In an interview promoting his album It Had to Be You...The Great American Songbook, Rod Stewart said that singing pop standards was easier than singing his usual repertoire. While idiotic at face value, the remark was probably intended to refer to the technical demands of the material; Stewart, who had recently faced throat problems, simply meant he found it easier physically to croon ballads than to belt out rock songs. In fact, of course, standards are notoriously hard to sing well, especially for vocalists not brought up on them, presenting demands in terms of range, melody, interpretation, breath control, and intonation, and all that before one encounters the recorded competition from the likes of Bing Crosby, Frank Sinatra, Fred Astaire, and others. If any greater evidence of the challenge were required, it is provided by the album Live at Rick's Café, which finds Mark Lindsay, former lead singer of 1960s rock group Paul Revere & the Raiders, fronting a piano-bass-drums trio in a collection of standards from the 1930s, '40s, and '50s. Though a versatile singer capable of adapting himself to a number of styles, Lindsay has never had a strong vocal personality of his own to make him identifiable, and that is a drawback to begin with in arrangements that put his voice front and center. But that's only the beginning of what's wrong with this album. Recording for his own website label, Lindsay appears to have treated the session (probably not recorded live, despite the title) as no more than a busman's holiday. He doesn't seem to have done much of any preparation, but just decided to wing it, since he doesn't know where to breathe or how to phrase; indeed, he often doesn't seem too clear on the lyrics or melodies of the songs. He adopts a breathy tenor of uncertain pitch throughout, always struggling just to get through. The result is a hopeless muddle, and a considerable embarrassment. Singing standards may be harder than Rod Stewart thinks it is, but for Mark Lindsay, it seems to be virtually impossible.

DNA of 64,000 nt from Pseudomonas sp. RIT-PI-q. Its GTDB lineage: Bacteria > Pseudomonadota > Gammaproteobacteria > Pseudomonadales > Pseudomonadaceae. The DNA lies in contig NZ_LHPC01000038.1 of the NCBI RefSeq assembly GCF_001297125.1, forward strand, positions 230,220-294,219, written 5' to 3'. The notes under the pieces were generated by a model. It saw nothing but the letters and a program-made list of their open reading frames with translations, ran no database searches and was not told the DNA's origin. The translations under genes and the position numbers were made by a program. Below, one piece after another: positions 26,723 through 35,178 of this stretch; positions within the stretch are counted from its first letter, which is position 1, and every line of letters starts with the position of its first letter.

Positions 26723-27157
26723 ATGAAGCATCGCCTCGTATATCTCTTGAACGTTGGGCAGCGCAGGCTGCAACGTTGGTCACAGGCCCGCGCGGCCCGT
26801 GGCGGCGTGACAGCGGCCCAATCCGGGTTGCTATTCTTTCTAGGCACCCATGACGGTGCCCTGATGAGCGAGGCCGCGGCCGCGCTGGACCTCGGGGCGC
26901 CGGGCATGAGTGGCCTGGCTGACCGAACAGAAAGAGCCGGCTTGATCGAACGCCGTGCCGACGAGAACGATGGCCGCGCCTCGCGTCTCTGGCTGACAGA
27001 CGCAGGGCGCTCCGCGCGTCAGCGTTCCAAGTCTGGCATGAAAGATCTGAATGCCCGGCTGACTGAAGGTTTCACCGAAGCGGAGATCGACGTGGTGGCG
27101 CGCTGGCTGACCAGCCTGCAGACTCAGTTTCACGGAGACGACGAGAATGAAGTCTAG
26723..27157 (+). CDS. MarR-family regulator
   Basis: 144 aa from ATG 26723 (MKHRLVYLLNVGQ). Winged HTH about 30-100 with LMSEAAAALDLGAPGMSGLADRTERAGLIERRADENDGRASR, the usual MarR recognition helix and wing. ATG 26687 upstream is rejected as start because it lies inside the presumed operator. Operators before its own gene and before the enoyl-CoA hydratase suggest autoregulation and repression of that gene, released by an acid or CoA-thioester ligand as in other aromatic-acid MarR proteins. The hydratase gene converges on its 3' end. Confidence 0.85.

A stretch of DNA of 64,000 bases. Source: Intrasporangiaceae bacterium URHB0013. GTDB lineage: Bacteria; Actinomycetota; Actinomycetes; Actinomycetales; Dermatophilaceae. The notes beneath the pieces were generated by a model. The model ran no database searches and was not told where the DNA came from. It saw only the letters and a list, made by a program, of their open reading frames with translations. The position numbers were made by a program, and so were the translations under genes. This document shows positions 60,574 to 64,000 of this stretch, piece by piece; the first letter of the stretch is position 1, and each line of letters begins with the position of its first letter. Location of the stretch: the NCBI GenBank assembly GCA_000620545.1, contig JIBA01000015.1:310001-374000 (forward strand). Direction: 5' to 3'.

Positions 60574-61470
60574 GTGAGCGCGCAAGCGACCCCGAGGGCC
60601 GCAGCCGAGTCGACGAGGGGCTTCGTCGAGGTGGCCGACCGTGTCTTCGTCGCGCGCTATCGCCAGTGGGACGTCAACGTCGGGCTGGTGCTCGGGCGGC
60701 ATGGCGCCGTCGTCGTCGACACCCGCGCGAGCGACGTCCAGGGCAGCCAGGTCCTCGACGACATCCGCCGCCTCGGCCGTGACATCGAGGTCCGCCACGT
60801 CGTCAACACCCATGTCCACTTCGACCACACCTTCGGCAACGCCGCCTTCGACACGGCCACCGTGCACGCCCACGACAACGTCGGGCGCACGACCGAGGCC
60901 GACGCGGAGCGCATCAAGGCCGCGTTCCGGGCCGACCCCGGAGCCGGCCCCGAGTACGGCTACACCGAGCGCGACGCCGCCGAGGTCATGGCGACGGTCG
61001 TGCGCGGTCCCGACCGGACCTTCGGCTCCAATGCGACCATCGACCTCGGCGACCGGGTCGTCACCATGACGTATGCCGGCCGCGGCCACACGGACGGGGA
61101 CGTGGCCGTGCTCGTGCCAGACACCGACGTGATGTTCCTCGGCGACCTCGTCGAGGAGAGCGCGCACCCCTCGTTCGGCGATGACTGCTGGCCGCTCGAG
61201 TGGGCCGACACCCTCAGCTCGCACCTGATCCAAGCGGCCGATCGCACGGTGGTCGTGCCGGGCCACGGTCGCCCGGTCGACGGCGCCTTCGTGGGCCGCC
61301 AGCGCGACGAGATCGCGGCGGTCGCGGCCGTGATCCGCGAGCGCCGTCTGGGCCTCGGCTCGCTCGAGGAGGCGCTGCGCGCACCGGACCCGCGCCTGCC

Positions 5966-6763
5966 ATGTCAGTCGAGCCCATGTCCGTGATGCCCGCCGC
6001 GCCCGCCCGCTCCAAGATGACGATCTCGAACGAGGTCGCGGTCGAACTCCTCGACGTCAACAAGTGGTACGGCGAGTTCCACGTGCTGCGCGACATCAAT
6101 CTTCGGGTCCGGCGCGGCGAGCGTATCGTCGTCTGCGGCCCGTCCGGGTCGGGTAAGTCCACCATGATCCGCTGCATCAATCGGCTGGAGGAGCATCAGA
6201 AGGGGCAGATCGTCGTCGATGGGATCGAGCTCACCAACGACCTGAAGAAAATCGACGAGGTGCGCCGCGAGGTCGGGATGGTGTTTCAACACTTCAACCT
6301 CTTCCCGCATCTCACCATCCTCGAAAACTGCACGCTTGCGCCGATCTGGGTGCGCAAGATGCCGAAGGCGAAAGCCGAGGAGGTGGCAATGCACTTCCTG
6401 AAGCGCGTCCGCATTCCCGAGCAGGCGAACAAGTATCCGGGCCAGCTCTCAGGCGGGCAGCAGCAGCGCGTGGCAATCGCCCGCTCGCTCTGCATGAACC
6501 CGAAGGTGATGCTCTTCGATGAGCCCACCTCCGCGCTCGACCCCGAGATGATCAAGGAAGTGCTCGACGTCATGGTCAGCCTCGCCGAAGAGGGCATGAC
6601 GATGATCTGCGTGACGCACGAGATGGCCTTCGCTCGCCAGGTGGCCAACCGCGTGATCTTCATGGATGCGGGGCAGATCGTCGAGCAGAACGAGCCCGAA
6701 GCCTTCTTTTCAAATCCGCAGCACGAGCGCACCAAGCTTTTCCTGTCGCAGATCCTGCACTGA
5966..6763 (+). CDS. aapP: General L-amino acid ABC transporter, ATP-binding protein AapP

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AllMusic Review by William Ruhlmann
feat: Mark Lewis